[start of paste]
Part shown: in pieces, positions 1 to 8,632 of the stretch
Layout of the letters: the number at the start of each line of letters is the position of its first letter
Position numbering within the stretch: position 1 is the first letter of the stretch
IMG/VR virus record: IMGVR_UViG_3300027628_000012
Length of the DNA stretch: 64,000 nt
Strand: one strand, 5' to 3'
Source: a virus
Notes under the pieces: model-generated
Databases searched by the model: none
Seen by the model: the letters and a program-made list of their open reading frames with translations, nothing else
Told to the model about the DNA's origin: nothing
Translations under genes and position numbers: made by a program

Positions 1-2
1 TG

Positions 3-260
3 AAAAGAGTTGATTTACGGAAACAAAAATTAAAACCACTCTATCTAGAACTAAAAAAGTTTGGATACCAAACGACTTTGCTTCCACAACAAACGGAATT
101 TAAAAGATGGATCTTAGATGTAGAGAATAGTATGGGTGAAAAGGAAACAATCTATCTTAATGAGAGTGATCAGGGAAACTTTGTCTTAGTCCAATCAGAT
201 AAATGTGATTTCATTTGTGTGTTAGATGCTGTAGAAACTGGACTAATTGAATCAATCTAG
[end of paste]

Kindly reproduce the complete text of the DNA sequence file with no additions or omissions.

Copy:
Part shown: in pieces, positions 1 to 8,632 of the stretch
Layout of the letters: the number at the start of each line of letters is the position of its first letter
Position numbering within the stretch: position 1 is the first letter of the stretch
IMG/VR virus record: IMGVR_UViG_3300027628_000012
Length of the DNA stretch: 64,000 nt
Strand: one strand, 5' to 3'
Source: a virus
Notes under the pieces: model-generated
Databases searched by the model: none
Seen by the model: the letters and a program-made list of their open reading frames with translations, nothing else
Told to the model about the DNA's origin: nothing
Translations under genes and position numbers: made by a program

Positions 1-2
1 TG

Positions 3-260
3 AAAAGAGTTGATTTACGGAAACAAAAATTAAAACCACTCTATCTAGAACTAAAAAAGTTTGGATACCAAACGACTTTGCTTCCACAACAAACGGAATT
101 TAAAAGATGGATCTTAGATGTAGAGAATAGTATGGGTGAAAAGGAAACAATCTATCTTAATGAGAGTGATCAGGGAAACTTTGTCTTAGTCCAATCAGAT
201 AAATGTGATTTCATTTGTGTGTTAGATGCTGTAGAAACTGGACTAATTGAATCAATCTAG